A volcanic eruption in 1961 led to the evacuation of the population to England, where they tasted modern life. However, the community chose to return to Tristan in 1963.

The earth moves

Active volcanic islands can seem very benign as the time-scale between eruptions can span centuries. To a modern geologist, the tell-tale signs were there for all to see on the island of Tristan da Cunha. A classic pyramidal shape with a symmetric summit crater, a recent lava flow at Stony Hill not yet covered by vegetation, and everywhere evidence of hundreds of previous dark grey lava flows sandwiched between layers of fragile ash, often looking like Aero chocolate. But there had been no recorded volcanic activity during human history.

The eruption started as magma pushed upwards and caused earthquakes which produced landslides directly behind the settlement during August and September 1961. On 8th October a large earthquake and landslide particularly affected the eastern settlement where families moved overnight to the homes of relatives in the quieter western district. The following morning saw a fissure open between the Settlement and the canning factory where the ground rose. At a hastily organised meeting in the Hall, convened by Administrator Peter Wheeler, it was agreed to evacuate all the 264 islanders and 31 expatriates to huts at the Potato Patches overnight.

Escape from eruption

By 10th October the rising ground had become a new volcanic cone and threatened the Settlement nearby, so a decision was taken to evacuate the island. Luck was on the community's side as ships were immediately available for the three stage relay journey which projected the world's most isolated community from their quiet home village into the glare of world publicity. The fishing boats Tristania and Frances Repetto were on hand (rarely are two boats available locally) to take the islanders out of immediate danger to Nightingale Island to shelter overnight. The following day, 11th October, the Dutch ship Tjisadane, (equipped to carry 400 but only carrying 20 passengers and due to pick up two Tristan girls to embark on nurse training) picked up the marooned islanders for the leg to Cape Town, arriving on 16th October for a hectic few days, and then aboard the RMS Stirling Castle to arrive in Southampton on 3rd November.

The eruption pictured in October 1961 before lava flows destroyed the canning factory (left) and Big Beach.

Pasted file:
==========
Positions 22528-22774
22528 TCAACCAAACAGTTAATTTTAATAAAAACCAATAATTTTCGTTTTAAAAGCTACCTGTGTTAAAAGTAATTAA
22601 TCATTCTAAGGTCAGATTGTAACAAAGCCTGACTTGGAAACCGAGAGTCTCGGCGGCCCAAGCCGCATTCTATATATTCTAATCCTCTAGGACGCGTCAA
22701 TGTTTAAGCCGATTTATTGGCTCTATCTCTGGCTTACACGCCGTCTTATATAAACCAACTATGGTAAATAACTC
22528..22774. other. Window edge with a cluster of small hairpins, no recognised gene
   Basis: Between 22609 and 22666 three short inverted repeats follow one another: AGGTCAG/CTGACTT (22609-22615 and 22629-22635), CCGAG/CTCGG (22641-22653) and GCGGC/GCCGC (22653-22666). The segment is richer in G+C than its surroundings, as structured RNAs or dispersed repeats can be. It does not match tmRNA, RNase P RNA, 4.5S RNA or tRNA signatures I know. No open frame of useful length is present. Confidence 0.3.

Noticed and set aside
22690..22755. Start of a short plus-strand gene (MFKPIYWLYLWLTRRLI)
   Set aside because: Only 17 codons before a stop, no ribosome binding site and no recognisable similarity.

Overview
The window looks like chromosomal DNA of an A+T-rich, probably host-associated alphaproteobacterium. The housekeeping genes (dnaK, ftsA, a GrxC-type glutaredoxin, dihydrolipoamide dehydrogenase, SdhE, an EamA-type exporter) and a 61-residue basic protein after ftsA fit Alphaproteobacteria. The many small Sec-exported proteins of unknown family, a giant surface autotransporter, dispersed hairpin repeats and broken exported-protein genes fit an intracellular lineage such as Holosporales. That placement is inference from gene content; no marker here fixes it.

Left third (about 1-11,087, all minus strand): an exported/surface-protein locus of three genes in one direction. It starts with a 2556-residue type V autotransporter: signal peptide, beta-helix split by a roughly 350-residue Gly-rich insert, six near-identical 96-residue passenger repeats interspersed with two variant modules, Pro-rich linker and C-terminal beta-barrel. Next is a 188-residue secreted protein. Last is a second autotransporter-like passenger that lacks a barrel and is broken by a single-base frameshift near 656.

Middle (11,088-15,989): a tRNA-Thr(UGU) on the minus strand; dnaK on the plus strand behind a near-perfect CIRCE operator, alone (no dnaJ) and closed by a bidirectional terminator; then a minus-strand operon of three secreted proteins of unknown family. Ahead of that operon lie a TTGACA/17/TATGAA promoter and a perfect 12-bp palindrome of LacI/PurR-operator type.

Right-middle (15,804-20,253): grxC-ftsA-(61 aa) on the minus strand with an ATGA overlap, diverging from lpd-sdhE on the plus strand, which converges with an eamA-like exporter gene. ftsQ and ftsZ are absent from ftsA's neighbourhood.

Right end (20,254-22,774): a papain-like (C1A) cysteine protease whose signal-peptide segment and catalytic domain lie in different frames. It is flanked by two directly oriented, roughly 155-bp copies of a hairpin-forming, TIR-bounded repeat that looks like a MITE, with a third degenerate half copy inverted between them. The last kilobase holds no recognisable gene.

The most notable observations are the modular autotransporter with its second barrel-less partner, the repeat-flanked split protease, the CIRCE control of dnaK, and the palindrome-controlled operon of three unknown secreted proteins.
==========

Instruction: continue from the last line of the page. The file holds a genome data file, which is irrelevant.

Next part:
UK Sojourn

The UK Government assumed that the evacuation was permanent. There had been several well documented crises in the Tristan community's history when it was considered by officials that the island community should be abandoned, due to accident, environmental and economic circumstances. Surely a volcanic eruption, with a lava flow destroying the island's factory and both good landing beaches, with wild dogs savaging livestock and unknown visitors ransacking empty houses, would mean the island would be uninhabitable, even for the tough Tristan islanders. Especially as the repatriated community could be assured of a warm welcome, be found jobs and enable children to have a good education and make their way in the 'mother country'.

The Islanders had other ideas as they struggled to come to terms with their enforced move, first to Pendell Camp in Surrey, and then to the former RAF Calshot Camp on Southampton Water in 50 houses on a road which is still called Tristan Close. Many thrived, children attending local schools and adults employed in a variety of local businesses and ships. But problems occurred: a pensioner was mugged and the islanders lacked immunity from 'flu epidemics and also had to endure the appalling 1962/3 winter.

Return to Tristan

A Royal Society expedition in early 1962 studied the new volcanic cone and its impact. After a positive feedback, the islanders lobbied to return and a Resettlement Survey Party including 12 islanders left on 9th August and arrived back on Tristan on 8th September to begin the formidable task of making the Settlement habitable and paving the way for a possible return after a year of neglect.

Still expecting them to stay, the British Colonial Office arranged a hasty ballot in December but the community voted 148 to 5 in favour of returning. An advance party of 51 left Tilbury on 17th March on RMS Amazon, transferring in Rio de Janeiro to the MV Boissevain and arriving on Tristan on 9th April. The main re-settlement group of 198 islanders left Southampton aboard the Danish ferry Bornholm on 24th October and on 10th November 1963, the miracle was complete, most of the world's most isolated community had returned to their volcano-ravaged Settlement - rejecting the booming consumer society of England's swinging sixties.